OKINAWA, Japan – The day before Thanksgiving, 3d Reconnaissance Battalion, an impressive unit of the United States Marine Corps, held their annual Warrior Challenge, which honors Marines from the battalion who have been killed in action.
The day started at 5:30 a.m. and consisted of a nine-mile ruck with several stations throughout the course that challenged these Marines physically and mentally.
Each station incorporated either tests of knowledge or practical applications that are pivotal to success in the reconnaissance field. At one of the stations, Marines had to complete weapons disassembly/assembly, which consisted of taking apart and reassembling four different weapons systems. Another station that tested the Marines was the boat challenge, which was key considering such skills are the backbone of amphibious reconnaissance. Six-man teams had to row a far distance in the water and come back to land the boat on the beach. Communications was also an interesting station, where Marines had to program a radio to the correct frequency and make contact with the central hub.
The Warrior Challenge ended with the Marines running to the finish line and touching a memorial with the names of their fallen comrades.
The special operations side of the military is quite intriguing. It may be their tangible sense of camaraderie, their incredible strength, or their vulnerability when speaking about the ones who have come before them, but the Marines of 3d Recon were an inviting crew, making it feel like being close to home before Thanksgiving — even though they were far from it.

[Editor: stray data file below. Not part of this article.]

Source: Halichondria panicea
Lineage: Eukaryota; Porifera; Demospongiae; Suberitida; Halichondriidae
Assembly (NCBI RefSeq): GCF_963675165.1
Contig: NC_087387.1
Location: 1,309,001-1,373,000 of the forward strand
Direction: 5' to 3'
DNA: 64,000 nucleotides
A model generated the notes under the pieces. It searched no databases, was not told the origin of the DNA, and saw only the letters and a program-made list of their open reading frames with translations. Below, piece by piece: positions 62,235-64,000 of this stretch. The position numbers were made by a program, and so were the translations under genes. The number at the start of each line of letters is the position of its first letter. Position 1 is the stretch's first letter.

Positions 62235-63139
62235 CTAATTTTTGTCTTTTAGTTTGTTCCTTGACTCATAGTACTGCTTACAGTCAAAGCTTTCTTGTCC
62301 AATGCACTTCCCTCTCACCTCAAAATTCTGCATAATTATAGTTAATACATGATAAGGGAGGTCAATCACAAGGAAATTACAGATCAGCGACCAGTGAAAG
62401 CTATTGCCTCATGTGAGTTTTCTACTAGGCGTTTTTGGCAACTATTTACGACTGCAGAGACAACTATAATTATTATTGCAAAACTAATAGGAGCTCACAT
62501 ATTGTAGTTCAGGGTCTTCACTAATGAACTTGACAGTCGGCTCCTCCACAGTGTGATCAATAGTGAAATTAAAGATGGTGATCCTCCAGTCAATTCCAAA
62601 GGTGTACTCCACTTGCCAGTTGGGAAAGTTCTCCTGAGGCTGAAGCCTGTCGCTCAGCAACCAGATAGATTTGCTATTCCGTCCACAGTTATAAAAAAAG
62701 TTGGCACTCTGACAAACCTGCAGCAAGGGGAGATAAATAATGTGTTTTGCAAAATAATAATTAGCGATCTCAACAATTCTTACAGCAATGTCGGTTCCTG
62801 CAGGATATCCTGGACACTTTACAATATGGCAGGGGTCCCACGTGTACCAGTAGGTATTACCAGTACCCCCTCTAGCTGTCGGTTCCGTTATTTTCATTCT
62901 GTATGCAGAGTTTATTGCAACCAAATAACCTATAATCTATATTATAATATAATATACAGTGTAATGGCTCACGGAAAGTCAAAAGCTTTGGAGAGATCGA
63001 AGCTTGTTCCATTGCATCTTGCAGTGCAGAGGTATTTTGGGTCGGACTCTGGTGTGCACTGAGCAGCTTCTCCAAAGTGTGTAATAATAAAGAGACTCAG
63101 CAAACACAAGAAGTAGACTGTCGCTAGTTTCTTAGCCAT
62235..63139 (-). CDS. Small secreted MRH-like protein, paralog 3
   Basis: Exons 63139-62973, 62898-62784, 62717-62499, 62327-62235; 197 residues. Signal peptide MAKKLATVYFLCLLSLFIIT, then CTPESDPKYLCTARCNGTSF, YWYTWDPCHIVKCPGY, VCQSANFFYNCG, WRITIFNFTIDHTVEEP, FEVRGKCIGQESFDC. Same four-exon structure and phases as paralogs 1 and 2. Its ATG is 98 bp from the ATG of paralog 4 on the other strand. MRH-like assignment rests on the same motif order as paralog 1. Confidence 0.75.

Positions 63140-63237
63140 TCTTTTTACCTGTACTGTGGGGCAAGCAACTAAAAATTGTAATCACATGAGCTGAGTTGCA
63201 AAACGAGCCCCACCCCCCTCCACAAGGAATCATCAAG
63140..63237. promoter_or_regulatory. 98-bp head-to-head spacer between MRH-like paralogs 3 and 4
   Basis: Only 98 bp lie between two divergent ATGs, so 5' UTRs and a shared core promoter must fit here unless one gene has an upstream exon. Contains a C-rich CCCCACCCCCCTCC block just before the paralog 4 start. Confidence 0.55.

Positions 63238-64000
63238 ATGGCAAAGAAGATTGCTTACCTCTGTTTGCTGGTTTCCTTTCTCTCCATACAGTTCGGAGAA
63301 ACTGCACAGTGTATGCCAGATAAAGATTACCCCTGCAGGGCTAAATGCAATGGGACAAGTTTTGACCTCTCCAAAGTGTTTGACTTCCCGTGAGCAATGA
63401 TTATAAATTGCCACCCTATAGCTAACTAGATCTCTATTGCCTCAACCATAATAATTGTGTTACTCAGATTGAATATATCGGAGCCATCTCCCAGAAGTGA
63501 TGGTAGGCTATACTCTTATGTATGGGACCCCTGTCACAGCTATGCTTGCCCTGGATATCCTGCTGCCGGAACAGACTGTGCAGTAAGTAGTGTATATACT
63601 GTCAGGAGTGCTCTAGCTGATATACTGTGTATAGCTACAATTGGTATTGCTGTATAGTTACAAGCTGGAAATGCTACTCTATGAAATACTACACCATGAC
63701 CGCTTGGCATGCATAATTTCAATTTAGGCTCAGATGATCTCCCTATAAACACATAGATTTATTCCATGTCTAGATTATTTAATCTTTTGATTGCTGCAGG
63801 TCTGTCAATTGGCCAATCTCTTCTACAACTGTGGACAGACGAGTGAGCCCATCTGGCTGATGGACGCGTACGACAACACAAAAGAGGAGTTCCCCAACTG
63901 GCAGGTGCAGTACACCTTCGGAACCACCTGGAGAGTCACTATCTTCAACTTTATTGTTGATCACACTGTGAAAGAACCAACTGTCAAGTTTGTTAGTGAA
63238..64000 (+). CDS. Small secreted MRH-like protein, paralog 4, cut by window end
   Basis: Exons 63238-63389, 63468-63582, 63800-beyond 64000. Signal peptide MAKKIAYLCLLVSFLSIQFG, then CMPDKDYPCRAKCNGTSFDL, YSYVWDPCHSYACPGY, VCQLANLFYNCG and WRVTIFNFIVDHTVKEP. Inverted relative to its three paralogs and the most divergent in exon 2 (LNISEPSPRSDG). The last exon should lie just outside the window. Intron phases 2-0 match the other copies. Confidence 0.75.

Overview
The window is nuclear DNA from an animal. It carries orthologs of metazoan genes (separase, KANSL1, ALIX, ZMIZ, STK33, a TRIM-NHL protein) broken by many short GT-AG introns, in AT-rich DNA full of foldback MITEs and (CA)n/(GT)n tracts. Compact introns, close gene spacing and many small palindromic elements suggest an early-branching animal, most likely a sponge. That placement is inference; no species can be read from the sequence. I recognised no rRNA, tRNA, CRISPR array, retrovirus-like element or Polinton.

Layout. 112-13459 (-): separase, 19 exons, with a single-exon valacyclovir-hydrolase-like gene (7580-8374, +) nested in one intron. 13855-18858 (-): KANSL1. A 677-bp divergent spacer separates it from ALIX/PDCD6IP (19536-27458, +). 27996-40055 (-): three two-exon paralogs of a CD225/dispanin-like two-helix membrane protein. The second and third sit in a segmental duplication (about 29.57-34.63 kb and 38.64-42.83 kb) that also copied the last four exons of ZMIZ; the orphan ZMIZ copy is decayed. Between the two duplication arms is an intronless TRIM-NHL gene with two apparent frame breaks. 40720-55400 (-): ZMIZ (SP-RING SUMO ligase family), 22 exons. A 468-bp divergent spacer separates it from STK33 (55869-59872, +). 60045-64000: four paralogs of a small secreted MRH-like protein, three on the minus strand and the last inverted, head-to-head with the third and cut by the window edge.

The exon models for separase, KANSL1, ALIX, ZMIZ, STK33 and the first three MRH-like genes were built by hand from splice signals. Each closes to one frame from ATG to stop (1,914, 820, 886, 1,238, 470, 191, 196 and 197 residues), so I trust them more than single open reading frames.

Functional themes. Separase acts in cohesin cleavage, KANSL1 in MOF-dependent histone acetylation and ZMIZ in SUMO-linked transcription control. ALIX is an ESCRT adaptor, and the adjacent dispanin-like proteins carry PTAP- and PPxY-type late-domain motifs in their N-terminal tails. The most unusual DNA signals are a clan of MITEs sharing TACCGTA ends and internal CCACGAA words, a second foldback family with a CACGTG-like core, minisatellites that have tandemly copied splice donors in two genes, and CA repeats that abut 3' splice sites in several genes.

Reconnaissance is like nothing else the Marine Corps has to offer. They dress, talk and communicate as Marines, and each and every one of them has a special bond and they have each other’s back like few other brotherhoods. Whenever a Marine would fall behind or run out of breath, the names they carried on their backs motivated them to keep pushing. “Every time I think I’m tired, I just think about the Marine that we’re honoring and think of it as, we’re doing this for him,” said Sgt. Bolivar Guillen, a career planner for 3d Reconnaissance Battalion. “If he were out here, he’d be doing this for me.”
“The brotherhood in the recon community is everything to me. I’ve been a reconnaissance Marine for 22 years. It’s the reason I wake up in the morning, show up to work and be surrounded by some of the most elite guys who serve in this country,” said Master Gunnery Sgt. Mariota Pa’u, 3d Reconnaissance Battalion’s Operations and Training Chief. “I love you guys,” Pa’u said to his Marines.
Throughout the day, the love and passion for what it means to be a warrior was shared by every Marine. Going into the challenge, it wasn’t clear whether they would appreciate the spotlight shining down on them, the swift, silent, deadly part of the Marine Corps. But, they only showed admiration for their fellow Marine, these elite members of our United States military.